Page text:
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Volume 54 / Humanities

HISTORY: CENTRAL AMERICA


STEPHEN WEBRE, Professor of History, Louisiana Tech University
DAVID MCCREERY, Professor of History, Georgia State University


THE ANTICIPATED BOOM in Central American historical studies has yet to arrive, but important works continue to appear. As in the past, the region's most developed historical production still originates from Costa Rica. In Nicaragua, the effects of the Sandinista Front's 1990 electoral defeat are not yet clear, but some of the more "politically engaged" foreign scholars have already turned to other interests; it is likely now that economic problems there will have a greater impact on academic work than political conditions. For Guatemala, with several significant exceptions, serious historical investigation and writing continue to be largely the work of outsiders, a condition due in part to scarcity of resources as well as to the dangers inherent in certain kinds of research.

Meanwhile, recent work on Honduras by a new generation of national historians is promising, and there is hope that in El Salvador a successful peace settlement will result in an atmosphere once again conducive to scholarly endeavors. Belize and Panama remain the stepchildren of Central American historiography, but several significant works have come out on the latter. An important event was the July 1992 Primer Congreso Centroamericano de Historia, held in Tegucigalpa and attended by approximately 200 scholars representing every Central American country except Belize, plus the US, Canada, Mexico, and several European countries. A second congress is planned for 1994.

New studies of the colonial period are few in number but of generally high quality. Particularly important are works on early Costa Rican society by Eugenia Ibarra Rojas (item bi 92011406) and Claudia Quirós Vargas (item bi 92011459), while the appearance in Spanish of Germán Romero Vargas' thesis on 18th-century Nicaragua is a major event (item bi 93009003). Of significance, too, is Bernardo Belzúnegui Ormazábal's study of the agrarian question in the period immediately preceding independence (item bi 94012141). No specialist should ignore new essays by Christopher Lutz and George Lovell (item bi 91010005) and by Lovell and William Swezey (item bi 92010617) which substantially reconceptualize the human geography of Spanish Guatemala. Researchers will benefit also from new reference works, such as Lawrence Feldman's exhaustive guide to 16th-century Guatemalan encomiendas (item bi 93002225) and Gustavo Palma's first-rate edition of the so-called Gavarrete index to Guatemalan land records (item bi 94010137). Among foreign scholars active in colonial studies, North Americans remain prominent, but Spaniard Jesús María García Añoveros continues to be productive (items bi 91023778, bi 91021050, and bi 92011314), and Mexican Mario Humberto Ruz has emerged as a distinctive voice, exploring unusual topics in unfamiliar archives (items bi 92011425, bi 93002704, and bi 93008166).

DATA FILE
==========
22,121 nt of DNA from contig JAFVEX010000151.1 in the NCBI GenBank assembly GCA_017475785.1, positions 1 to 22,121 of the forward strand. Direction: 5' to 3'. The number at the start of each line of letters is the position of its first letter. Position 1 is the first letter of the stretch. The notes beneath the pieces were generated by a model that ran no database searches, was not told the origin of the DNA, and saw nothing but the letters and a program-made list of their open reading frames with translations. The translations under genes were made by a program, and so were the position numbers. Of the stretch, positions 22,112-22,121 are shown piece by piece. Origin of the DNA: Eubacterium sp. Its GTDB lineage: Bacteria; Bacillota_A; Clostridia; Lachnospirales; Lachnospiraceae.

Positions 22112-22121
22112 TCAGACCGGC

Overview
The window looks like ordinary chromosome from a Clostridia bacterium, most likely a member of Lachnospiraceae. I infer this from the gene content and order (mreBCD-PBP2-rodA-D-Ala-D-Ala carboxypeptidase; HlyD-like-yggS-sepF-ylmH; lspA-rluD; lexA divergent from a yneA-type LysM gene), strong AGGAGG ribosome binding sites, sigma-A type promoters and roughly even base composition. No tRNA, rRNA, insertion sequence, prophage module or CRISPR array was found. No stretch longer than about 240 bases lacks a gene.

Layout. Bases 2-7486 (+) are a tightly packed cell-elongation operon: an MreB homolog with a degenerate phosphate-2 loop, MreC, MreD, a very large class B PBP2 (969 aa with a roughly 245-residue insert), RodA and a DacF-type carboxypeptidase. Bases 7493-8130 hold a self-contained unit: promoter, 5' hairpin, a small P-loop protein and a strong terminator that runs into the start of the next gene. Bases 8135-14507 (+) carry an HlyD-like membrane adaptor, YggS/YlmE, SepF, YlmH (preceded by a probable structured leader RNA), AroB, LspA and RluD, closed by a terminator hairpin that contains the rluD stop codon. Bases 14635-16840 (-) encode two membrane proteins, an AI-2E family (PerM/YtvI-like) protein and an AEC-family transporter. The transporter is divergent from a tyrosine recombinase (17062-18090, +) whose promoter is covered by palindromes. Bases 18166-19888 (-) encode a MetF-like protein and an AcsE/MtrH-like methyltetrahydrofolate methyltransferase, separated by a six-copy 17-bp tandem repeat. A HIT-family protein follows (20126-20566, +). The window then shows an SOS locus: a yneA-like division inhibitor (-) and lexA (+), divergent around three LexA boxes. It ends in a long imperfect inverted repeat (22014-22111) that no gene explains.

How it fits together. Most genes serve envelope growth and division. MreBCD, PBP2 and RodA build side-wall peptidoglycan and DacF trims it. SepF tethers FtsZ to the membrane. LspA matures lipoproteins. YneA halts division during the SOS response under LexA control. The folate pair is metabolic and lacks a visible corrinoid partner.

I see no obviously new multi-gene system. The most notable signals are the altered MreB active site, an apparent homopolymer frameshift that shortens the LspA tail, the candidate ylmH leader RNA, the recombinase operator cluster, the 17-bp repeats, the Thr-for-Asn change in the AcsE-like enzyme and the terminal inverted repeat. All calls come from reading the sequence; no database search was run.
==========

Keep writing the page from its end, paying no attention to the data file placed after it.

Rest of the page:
There are several important new works on national period topics. For Guatemala, Piero Gleijeses' new book on the 1945-54 decade offers a revisionist view of that controversial period (item bi 94011514), while Héctor Lindo Fuentes has published an excellent survey of the 19th-century economic history of El Salvador (item bi 94011619). If Nicaraguan historiography has been ill-served in the past, Jeffrey Gould's oral history of rural popular resistance (item bi 94011518) and the collaborative project directed by Orlando Núñez on the Sandinistas' struggle for survival in the 1980s (item bi 93004299) set new standards. Students of Costa Rica continue to generate many first-rate monographs, including Marc Edelman's look at latifundismo in Guanacaste province (item bi 94009865) and Claudio Antonio Vargas' examination of Church-State relations (item bi 93004207). Also impressive on Costa Rica are synthetic treatments, such as those by Iván Molina on the pre-coffee economy (item bi 92011555) and Orlando Salazar Mora on liberalism (item bi 92011554).